Tomorrow is the party primary for a special U.S. Senate race, but local city and town clerks expect a very low turnout even as the U.S. Senate seats from Massachusetts have been in constant flux since the death of Edward M. Kennedy in 2010.
Three men are vying for the Republican nomination and two for the Democratic nomination to fill the seat vacated in February when John F. Kerry stepped down to become the U.S. Secretary of State.
A recent poll showed Congressman Ed Markey, D-Malden, in the lead for the Democratic nomination, and businessman Gabriel Gomez in the lead for the Republican nomination. But large percentages of likely primary voters reported they are open to changing their minds.
Area clerks said they expect turnout to hover in the teens, based on past elections and the number of absentee ballots requested.
“We’ve had only 96 absentee ballots requested, which leads me to think the turnout will be very low, I’d say 10 to 15 percent. My guess is about 12 percent,” said Methuen City Clerk Christine Touma-Conway.
Polls will be staffed at all precincts in Methuen, Haverhill and Lawrence, and will be open statewide from 7 a.m. to 8 p.m.
In North Andover, Town Clerk Joyce Bradshaw said her office has received between 150 and 200 requests for absentee ballots. “We’re not expecting a huge turnout,” she said. “We see some absentees, but not what you usually get (in a presidential general election.)”
All North Andover voters will vote at North Andover High School.
Andover Town Clerk Lawrence Murphy said his office has received 101 requests for absentee ballots. “Based on what we’ve seen so far for absentee ballots, it doesn’t look like it’s going to be very high,” he said of the turnout.
Precincts 1, 7 and 8 will vote at the Andover senior center, and the rest of town will vote at Andover High School.
Three Republicans are seeking their party’s nomination. A Western New England University poll taken April 11 to 18 showed Gomez leading the pack with 33 percent support. Michael Sullivan, a former U.S. attorney and Plymouth District Attorney, was next with 27 percent, and state Rep. Daniel Winslow trailed them both with 9 percent, according to the poll. Thirty percent are undecided.
But the poll showed a whopping 59 percent of likely Republican primary voters willing to change their minds.
Richard Padova, a professor of history and government at Northern Essex Community College, said those candidates have been a little rougher on each other because of the opportunity for Republicans of picking up a Senate seat in another special election, and the outcome is not clear.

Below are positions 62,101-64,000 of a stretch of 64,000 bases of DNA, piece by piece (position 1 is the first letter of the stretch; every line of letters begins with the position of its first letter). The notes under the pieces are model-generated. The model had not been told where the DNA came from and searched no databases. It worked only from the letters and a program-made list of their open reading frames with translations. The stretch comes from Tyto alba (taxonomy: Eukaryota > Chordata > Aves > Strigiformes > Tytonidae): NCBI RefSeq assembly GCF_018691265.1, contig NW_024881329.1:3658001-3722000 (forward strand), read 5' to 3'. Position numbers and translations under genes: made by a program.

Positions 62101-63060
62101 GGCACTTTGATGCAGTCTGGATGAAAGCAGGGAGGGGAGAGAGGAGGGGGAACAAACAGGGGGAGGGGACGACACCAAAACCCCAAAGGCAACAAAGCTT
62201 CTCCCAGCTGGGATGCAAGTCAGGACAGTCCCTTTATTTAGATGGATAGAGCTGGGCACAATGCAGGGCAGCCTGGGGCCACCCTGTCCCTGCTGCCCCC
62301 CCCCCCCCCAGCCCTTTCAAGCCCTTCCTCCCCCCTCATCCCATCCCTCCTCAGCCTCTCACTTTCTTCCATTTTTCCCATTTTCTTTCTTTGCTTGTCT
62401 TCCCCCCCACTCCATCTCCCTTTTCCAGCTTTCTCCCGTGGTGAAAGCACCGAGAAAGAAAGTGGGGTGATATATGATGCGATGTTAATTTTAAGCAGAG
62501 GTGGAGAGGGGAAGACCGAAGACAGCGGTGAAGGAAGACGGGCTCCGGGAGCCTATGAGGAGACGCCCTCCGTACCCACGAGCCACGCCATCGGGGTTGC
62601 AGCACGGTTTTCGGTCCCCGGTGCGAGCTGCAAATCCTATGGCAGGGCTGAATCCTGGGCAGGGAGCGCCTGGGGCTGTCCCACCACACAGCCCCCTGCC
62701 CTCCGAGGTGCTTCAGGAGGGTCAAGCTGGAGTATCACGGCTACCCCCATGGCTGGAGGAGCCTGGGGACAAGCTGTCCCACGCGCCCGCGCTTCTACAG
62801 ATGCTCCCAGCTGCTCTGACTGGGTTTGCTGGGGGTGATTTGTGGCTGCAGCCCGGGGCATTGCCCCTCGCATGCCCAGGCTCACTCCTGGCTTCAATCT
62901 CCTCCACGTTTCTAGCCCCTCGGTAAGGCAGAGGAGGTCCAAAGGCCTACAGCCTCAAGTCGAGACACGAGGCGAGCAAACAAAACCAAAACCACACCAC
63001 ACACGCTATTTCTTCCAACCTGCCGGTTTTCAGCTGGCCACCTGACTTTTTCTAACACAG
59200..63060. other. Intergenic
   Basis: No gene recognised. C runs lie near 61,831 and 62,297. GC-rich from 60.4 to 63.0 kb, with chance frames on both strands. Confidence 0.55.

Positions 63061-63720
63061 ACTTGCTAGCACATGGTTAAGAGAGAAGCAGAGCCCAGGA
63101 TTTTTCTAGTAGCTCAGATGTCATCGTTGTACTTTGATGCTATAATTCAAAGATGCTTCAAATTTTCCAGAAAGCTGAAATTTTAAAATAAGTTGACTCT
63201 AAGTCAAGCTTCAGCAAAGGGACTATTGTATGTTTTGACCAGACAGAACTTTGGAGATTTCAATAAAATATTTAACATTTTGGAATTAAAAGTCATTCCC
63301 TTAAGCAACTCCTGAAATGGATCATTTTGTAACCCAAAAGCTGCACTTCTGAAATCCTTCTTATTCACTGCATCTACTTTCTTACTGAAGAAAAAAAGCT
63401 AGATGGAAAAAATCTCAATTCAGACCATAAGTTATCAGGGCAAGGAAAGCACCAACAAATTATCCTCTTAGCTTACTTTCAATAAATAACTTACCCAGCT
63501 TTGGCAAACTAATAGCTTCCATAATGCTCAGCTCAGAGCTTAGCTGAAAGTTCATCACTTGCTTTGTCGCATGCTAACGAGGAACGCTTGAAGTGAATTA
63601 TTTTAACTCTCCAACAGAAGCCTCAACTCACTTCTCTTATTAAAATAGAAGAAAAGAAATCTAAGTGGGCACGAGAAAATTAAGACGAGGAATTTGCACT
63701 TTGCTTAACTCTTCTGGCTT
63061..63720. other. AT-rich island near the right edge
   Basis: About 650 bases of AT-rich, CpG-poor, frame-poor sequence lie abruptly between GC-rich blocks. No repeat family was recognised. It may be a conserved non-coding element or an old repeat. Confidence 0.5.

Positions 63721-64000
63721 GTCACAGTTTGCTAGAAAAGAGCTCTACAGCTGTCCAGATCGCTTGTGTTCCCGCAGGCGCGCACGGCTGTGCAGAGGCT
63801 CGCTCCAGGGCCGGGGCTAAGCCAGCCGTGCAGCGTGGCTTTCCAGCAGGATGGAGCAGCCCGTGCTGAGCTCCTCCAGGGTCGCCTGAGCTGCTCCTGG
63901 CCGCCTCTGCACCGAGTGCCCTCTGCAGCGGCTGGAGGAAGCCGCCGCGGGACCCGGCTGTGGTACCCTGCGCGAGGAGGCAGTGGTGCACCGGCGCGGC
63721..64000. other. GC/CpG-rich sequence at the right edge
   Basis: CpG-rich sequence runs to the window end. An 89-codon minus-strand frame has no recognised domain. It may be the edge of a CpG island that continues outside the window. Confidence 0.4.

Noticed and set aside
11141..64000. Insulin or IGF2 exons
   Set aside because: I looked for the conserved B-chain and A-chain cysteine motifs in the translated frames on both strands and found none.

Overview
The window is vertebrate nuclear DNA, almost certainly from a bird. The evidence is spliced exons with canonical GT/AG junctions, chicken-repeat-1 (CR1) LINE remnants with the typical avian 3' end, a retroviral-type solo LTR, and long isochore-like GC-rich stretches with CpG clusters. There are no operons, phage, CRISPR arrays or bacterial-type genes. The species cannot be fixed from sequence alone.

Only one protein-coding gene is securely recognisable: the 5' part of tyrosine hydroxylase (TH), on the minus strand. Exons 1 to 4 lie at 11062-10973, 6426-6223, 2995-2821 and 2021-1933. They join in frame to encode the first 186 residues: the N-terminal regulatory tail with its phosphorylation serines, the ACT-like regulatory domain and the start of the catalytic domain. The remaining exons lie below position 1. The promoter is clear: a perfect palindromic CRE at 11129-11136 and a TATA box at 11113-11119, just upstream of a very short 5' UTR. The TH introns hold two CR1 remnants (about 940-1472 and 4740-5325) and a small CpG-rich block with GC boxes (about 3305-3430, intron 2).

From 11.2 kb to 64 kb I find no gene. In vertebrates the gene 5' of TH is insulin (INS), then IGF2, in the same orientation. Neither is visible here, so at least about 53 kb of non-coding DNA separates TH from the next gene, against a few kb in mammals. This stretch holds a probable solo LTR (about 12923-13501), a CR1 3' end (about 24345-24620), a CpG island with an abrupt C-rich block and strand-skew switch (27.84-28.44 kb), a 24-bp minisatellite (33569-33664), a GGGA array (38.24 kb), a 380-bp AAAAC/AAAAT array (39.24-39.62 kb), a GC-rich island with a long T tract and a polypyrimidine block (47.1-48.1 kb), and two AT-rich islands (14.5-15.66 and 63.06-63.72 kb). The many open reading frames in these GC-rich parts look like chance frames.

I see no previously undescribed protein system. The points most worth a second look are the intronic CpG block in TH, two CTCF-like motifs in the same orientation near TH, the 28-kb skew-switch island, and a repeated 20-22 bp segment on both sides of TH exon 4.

“They know it’s a Democratic state and is going to be difficult for a Republican to win,” Padova said. “But they’ve taken some consolation that Scott Brown did it three years ago. If he could do it, then maybe one of these relative unknowns can do it.”
Gomez has been highlighting his bootstraps story, business experience and his service in the military, though a letter he wrote to Gov. Deval Patrick asking to be named interim senator caused him some problems when he expressed support for some Democratic positions.
Sullivan has been campaigning as a conservative, earning him attacks from Democrats for being out of step with Massachusetts.
Winslow, a relative unknown still struggling to break through, according to the poll, was a Wrentham district court judge and a lawyer in Mitt Romney’s administration who has tried to present himself as an ideas-driven Republican who will look out for small business.
On the Democratic side, longtime Congressman Markey, first elected to Congress in 1976, leads Congressman Stephen Lynch, of South Boston, by about 10 percentage points, 44-34 percent, in the Western New England University poll, with 21 percent undecided. Thirty-six percent of Democrats said they could change their minds.
Markey received the blessing of the Democratic establishment, picking up early endorsements by many prominent Democrats, including Kerry.
Lynch has highlighted his blue collar roots and former job as an iron worker and union president. He held socially conservative views on abortion and gay marriage for years, some of which he said have evolved over time, generating some heat from liberal Democrats.
Padova said Markey, as the establishment-backed candidate running a safe campaign to maintain his front-runner status, will likely hold onto his lead and finish ahead tomorrow. “It’s still Markey’s to lose,” he said.
The special election for U.S. Senator will be Tuesday, June 25.
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